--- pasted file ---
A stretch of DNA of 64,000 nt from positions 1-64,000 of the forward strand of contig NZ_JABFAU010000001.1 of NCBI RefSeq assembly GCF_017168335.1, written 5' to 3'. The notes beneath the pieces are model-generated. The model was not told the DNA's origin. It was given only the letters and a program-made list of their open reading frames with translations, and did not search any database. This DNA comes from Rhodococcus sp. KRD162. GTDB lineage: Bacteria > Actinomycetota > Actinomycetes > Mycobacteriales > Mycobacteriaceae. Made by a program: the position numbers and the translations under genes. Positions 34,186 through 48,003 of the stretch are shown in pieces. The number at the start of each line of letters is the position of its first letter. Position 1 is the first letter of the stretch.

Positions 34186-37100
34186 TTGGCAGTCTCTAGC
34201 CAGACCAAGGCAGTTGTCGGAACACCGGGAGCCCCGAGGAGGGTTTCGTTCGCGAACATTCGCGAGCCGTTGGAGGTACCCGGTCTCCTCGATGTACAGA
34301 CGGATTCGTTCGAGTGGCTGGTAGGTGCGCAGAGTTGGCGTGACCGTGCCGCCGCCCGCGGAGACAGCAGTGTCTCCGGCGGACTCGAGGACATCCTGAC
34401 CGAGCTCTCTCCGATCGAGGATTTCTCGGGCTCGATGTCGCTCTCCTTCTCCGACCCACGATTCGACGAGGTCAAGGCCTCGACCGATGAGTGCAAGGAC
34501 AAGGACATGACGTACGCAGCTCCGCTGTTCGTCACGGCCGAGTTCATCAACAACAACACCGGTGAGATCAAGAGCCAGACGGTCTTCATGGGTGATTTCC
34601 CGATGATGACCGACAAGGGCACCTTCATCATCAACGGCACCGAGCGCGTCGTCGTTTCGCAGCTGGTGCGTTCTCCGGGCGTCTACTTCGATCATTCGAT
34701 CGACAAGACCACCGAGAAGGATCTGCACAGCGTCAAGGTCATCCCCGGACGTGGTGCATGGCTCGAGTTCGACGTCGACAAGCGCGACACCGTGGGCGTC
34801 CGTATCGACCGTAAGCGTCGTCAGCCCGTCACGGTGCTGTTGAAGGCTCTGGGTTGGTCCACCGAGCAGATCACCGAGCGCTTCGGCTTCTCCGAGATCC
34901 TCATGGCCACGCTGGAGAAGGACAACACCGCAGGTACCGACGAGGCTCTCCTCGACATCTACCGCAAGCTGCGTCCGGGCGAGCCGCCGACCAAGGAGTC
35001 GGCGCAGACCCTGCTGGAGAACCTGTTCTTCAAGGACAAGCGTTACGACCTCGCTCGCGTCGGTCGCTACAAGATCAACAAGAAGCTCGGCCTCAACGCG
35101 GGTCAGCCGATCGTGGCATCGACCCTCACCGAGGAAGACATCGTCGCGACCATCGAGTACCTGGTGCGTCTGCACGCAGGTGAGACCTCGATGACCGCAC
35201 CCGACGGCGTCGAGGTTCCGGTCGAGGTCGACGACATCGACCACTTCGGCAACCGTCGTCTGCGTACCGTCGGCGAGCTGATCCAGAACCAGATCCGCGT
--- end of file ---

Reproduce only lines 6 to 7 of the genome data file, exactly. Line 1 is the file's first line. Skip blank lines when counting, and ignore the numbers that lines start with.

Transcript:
34401 CGAGCTCTCTCCGATCGAGGATTTCTCGGGCTCGATGTCGCTCTCCTTCTCCGACCCACGATTCGACGAGGTCAAGGCCTCGACCGATGAGTGCAAGGAC
34501 AAGGACATGACGTACGCAGCTCCGCTGTTCGTCACGGCCGAGTTCATCAACAACAACACCGGTGAGATCAAGAGCCAGACGGTCTTCATGGGTGATTTCC